Tech-savvy Beirut to become regional gateway

In past three years, Beirut has developed many of elements necessary to become regional tech powerhouse.

A 2016 picture shows people sitting at public computers at the Kilton Public Library in Lebanon. (AP)


2017/02/19 Issue: 94 Page: 18


The Arab Weekly
Hashem Osseiran



Beirut - A city with staggeringly slow internet service, a severe economic slow­down and perpetual po­litical stalemates does not seem to be a likely place for a burgeoning tech sector. Beirut, however, is defying expectations by emerging as a tech gateway for the Middle East.

In the past three years, Beirut has developed many of the elements necessary to become a regional tech powerhouse: Greater access to funding, government support and a growing number of accelerators and incubators.

A database compiled by Arab­net, a start-up incubator and media company, indicates that Lebanon boasts nearly 200 start-ups. A re­port by the group put Lebanon in second place regionally, after the United Arab Emirates, for the num­ber and value of investments in its tech sector.

Beirut has also become a regional hub for tech conferences and semi­nars. It is one of four cities to host the annual Arabnet conference, the region’s leading forum on digital business. Lebanon’s BDL (Banque du Liban) Accelerate conference last year was one of the ten biggest tech conferences in the world.

Only six years ago, limited fund­ing opportunities and little govern­ment support made development of Lebanon’s tech industry difficult for emerging start-ups, said Omar Omran, a Paris-based tech entre­preneur who in 2011 founded Leba­non’s first mobile app development company.

“Back then, it was not easy to find investors or receive support from Lebanese banks. We were funding everything,” Omran said during a Skype interview.

Omran, who has developed soft­ware to detect malaria through im­age analysis and who co-founded at least three tech start-ups in the last six years, said the best hope for an entrepreneur at that time was to seek funding outside the country.

In August 2014, that changed when BDL announced the Circular 331 programme, which would in­ject as much as $400 million into the Lebanese enterprise market. Under this plan, local banks would receive a 7-year interest-free credit from BDL, which could be invested in treasury bonds with an interest rate of 7%. In return, the bank com­mitted to invest in the knowledge economy.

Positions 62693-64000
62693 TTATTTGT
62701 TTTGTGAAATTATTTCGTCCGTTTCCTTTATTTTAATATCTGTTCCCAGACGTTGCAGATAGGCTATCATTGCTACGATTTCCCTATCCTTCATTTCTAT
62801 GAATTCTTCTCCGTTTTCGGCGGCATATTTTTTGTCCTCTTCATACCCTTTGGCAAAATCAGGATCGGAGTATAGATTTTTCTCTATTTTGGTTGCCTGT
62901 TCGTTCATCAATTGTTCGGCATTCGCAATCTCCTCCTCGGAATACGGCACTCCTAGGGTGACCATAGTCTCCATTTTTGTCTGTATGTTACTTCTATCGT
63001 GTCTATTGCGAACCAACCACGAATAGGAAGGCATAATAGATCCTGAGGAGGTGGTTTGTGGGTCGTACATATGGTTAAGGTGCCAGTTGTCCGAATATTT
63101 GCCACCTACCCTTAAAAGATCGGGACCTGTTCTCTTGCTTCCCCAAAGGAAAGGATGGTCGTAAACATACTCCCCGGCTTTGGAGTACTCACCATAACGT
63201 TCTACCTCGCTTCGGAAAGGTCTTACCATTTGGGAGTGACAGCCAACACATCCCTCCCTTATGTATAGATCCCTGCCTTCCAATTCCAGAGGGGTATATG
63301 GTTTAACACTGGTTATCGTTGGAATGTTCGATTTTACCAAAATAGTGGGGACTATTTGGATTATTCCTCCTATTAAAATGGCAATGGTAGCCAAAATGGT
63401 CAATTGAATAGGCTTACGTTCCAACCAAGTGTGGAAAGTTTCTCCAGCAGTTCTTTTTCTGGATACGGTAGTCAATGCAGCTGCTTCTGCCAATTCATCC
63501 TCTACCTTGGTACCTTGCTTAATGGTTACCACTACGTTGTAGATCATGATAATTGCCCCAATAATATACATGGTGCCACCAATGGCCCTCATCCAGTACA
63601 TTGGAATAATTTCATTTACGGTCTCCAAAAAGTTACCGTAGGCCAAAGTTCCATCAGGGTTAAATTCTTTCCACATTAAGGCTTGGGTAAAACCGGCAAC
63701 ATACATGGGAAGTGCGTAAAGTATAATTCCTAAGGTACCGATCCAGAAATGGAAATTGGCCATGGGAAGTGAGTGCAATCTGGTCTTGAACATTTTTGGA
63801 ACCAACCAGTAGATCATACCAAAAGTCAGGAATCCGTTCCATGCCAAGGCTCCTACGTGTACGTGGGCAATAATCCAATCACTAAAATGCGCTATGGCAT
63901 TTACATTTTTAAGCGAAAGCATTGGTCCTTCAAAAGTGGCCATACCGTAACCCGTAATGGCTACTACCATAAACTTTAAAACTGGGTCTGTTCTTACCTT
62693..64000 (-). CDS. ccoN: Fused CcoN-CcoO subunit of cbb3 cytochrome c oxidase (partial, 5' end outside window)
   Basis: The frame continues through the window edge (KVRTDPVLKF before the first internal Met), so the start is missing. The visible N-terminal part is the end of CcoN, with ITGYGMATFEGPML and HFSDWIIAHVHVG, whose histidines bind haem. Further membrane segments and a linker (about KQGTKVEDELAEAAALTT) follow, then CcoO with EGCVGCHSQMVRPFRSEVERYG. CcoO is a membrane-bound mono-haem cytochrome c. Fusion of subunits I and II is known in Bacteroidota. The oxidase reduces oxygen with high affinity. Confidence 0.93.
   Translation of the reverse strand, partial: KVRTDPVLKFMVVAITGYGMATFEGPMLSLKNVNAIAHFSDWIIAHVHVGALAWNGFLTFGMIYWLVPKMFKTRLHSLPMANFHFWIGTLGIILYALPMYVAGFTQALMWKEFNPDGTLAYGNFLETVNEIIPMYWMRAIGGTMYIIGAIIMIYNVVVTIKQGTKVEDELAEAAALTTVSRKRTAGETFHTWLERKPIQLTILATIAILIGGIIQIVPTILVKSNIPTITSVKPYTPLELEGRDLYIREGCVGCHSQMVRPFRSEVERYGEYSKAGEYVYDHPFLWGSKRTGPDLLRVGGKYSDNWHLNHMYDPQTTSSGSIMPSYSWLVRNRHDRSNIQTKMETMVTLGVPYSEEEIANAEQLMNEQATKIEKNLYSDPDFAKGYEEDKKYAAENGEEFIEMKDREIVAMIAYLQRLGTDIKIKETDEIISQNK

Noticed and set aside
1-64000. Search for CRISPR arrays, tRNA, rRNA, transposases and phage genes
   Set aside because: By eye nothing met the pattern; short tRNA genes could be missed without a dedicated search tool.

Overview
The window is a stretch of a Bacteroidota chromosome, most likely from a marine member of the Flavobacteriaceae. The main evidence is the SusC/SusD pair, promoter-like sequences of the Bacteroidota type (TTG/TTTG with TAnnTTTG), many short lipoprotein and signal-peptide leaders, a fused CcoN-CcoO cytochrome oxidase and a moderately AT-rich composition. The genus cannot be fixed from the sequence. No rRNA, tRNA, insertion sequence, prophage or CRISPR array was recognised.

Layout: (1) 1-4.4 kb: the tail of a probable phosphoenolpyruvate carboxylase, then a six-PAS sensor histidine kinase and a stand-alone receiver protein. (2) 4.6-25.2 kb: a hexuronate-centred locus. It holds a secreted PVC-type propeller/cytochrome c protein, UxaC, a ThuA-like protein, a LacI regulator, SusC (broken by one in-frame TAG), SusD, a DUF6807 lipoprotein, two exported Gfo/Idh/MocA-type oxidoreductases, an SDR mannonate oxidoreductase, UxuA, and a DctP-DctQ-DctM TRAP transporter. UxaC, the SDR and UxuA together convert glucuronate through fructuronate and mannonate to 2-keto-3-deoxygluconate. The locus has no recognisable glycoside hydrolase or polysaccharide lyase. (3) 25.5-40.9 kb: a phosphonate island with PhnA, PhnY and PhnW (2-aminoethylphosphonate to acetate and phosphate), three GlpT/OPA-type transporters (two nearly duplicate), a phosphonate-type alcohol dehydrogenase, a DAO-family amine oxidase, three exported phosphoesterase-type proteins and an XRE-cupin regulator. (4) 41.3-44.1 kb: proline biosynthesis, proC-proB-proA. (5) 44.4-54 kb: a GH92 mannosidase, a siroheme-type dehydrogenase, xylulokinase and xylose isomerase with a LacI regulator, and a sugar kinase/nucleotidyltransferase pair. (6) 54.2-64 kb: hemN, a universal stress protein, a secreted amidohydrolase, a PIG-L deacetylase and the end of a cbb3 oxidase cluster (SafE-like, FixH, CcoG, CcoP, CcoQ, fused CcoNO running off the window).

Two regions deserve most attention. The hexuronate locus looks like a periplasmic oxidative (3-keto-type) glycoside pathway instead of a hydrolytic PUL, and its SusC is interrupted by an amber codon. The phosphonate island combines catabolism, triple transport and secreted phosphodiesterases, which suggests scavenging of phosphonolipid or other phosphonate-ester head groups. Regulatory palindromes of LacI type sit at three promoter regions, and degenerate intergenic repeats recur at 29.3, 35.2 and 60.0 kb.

Local banks could invest up to 3% of their capital in start-up sup­port entities, funds or directly into start-ups. BDL guaranteed 75% of the investment, limiting risks by mitigating potential losses.

“Circular 331 was definitely a game changer… It removed the big­gest obstacle, which was funding,” said Nadim Zaazaa, director of the UK-Lebanon Tech Hub (UKLTH), an incubator, co-working space and training academy established by the British government and BDL.

The 331 initiative, Zaazaa said, increased venture capital funds in the last three years and encouraged banks and companies to invest in start-ups and innovation sectors.

“By the virtue of this 3-year track record with 331, we are developing expertise that could position Leba­non to become a market leader for the region,” he said.

The increase in funding was sup­ported by Arabnet data that show how investment in Lebanon’s tech sector rose from ten deals in 2013 to 34 two years later. The rise in in­vestments is “partly driven by the Central Bank’s Circular 331 guar­anteeing $400 million of start-up investments,” the Arabnet report said.

Beyond providing funding for start-ups, Circular 331 also fostered a budding tech ecosystem through sponsored initiatives such as UK­LTH, which has helped local entre­preneurs achieve a global footprint.

Salma Jawhar, co-founder of Play My Way application, an educa­tional learning app that tries to give smartphone addictions an educa­tional twist, is an example of how the new tech environment in Leba­non is yielding results.

“I must give credit where it is due,” said Jawhar, whose app was the second most downloaded in Britain in the last three months of 2016. “If I didn’t join the UK Leba­non tech hub I wouldn’t have made it to this point. I would have never reached the second most down­loaded app in the UK.”

A report from UKLTH said Leba­non was poised to become a tech powerhouse.

The report identified three sec­tors for growth: Financial technol­ogy; the well-being sector, which includes technological innovations and ideas contributing to greater health and well-being; and the retail visualisation sector, which reimagines consumers’ shopping experiences via new channels of purchasing, such as e-commerce.

If Lebanon focuses its efforts around these sectors, the report said, the country would become one of the top ten entrepreneurial countries and would have created an additional 25,000 jobs by 2025.


Hashem Osseiran is a reporter based in Beirut.


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